A wrangler who was called to remove a red-bellied back snake hiding in the roof of a family's home has shared an impressive photo of the venomous reptile.
Queensland man Luke Huntley shared a photo of the 1.7metre red-bellied snake in a striking position to his Facebook page Snake Catchers Noosa on Monday.
Mr Huntley said he had been called to the home in Cooroy, on the Sunshine Coast, earlier this year after a woman found the snake in her ceiling storage space.
He released it in nearby bushland, explaining it was important to keep snakes near their natural habitat to avoid them dying of shock.
Luke Huntley posted a photo (pictured) to his Facebook page, Snake Catcher Noosa after the successful relocation of a 5.5ft red bellied black snake from a woman's roof in Cooroy, QLD
'Generally when you catch and release a snake, release locations are really important,' Mr Huntley told Daily Mail Australia.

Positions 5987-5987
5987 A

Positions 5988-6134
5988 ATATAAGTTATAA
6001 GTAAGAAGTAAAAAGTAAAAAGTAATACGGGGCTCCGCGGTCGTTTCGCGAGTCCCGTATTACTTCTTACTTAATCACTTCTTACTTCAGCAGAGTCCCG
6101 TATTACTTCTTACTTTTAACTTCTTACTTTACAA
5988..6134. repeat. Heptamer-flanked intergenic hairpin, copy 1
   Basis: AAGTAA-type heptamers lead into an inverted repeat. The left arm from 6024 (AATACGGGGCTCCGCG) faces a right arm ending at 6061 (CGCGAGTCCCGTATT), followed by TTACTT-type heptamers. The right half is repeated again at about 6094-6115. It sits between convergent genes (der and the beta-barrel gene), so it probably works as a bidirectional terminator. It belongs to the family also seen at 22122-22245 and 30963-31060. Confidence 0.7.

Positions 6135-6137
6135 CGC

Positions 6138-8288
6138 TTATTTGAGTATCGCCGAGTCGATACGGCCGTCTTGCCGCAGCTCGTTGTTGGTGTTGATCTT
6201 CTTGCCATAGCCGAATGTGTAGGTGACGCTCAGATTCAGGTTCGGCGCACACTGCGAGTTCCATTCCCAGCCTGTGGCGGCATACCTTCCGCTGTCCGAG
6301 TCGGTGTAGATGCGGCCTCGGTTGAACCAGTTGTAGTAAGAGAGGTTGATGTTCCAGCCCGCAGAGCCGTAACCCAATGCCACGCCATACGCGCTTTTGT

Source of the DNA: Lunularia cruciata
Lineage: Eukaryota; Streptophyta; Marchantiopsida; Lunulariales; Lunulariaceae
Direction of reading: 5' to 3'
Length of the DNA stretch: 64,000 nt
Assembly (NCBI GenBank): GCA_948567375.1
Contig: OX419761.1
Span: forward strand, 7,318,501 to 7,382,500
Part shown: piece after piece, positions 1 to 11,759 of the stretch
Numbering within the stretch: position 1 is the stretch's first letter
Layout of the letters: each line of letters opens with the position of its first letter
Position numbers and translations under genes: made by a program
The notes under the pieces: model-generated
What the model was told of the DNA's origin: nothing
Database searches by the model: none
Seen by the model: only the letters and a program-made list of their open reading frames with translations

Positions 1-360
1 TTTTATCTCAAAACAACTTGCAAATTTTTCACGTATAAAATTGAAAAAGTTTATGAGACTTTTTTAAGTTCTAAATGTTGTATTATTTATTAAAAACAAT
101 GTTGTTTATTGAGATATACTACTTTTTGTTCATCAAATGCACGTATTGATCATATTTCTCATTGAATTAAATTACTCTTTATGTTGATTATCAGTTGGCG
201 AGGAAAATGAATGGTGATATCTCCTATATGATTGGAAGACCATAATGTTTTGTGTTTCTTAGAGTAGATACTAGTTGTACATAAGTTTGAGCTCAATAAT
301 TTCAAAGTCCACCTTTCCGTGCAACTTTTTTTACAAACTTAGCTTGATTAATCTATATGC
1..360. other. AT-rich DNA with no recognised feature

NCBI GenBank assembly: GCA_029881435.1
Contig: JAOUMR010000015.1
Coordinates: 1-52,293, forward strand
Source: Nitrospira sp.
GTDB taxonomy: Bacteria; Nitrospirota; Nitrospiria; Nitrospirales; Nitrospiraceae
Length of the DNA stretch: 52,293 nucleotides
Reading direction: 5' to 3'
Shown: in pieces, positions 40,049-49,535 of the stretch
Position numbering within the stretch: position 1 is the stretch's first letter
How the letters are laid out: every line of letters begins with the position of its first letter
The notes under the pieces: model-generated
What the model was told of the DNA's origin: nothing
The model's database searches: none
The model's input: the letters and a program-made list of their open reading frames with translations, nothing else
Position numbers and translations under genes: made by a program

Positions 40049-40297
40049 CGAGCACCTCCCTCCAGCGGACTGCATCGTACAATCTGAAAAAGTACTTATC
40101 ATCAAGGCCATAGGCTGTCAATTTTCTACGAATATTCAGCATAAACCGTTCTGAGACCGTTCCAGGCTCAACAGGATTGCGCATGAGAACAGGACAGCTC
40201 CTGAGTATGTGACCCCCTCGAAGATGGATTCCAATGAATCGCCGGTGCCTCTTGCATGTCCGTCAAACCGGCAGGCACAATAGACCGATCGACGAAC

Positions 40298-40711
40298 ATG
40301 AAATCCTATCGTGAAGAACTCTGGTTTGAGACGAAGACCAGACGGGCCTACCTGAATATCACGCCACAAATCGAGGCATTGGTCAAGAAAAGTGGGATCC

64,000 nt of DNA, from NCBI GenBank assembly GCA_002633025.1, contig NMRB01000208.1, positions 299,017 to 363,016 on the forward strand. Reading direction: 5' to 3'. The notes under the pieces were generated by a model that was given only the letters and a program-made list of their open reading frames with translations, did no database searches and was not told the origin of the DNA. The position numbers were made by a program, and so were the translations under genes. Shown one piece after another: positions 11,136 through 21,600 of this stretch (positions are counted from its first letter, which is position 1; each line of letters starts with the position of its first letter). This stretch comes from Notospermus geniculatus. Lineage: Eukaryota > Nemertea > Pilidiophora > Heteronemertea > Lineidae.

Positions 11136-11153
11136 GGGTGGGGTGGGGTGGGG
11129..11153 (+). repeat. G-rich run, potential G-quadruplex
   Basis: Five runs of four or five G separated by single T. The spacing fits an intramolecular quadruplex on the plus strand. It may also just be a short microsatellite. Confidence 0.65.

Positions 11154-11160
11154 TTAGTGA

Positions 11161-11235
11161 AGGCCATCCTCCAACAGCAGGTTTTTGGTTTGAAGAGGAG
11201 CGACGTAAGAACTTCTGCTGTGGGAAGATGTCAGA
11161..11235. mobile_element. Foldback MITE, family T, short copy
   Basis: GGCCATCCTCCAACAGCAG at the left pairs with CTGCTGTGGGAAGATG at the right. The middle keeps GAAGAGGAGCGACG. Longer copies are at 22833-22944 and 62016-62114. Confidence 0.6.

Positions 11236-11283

'I took it far enough away that it won't come back, but not too far away that it would die of shock.
'If you relocate a snake from near the sand dunes, and its spent its whole life growing up in the sand dunes you can't put it in a completely different environment'.
Mr Huntley warned residents on the Sunshine Coast to keep an eye out for snakes as breeding season approaches in September and November.
'Snake season is definitely coming and we have had a bit of a hot snap here on the Sunshine Coast and there is definitely heaps of snakes moving around,' he said.
'Often in August on the warmer days boys start coming out looking for the girls.'
The reptile wrangler (pictured holding his pet red belly) warned Queensland residents of the upcoming snake season, as the hot weather and September to November breeding season comes closer
Mr Huntley said it was a myth that venomous snakes couldn't climb.
'(Red bellied snakes) prefer to hide around creeks and dams and won't need to climb, however they definitely do climb when they need to and are quite good at it,' Mr Huntley said.
Social media users were stunned by the photo of the huge snake.
'This is a brilliant photo. Imagine having that in your roof, actually lets not,' one person wrote.
'That is one of the most majestic shots I have ever seen of an red-bellied black,' added another.
The expert capturer (pictured) also dispelled a common myth, saying that venomous snakes do climb and are quite good at it
Luke pictured with fellow snake enthusiast, Chloe run Snake Catcher Noosa and relocate venomous pythons and reptiles every day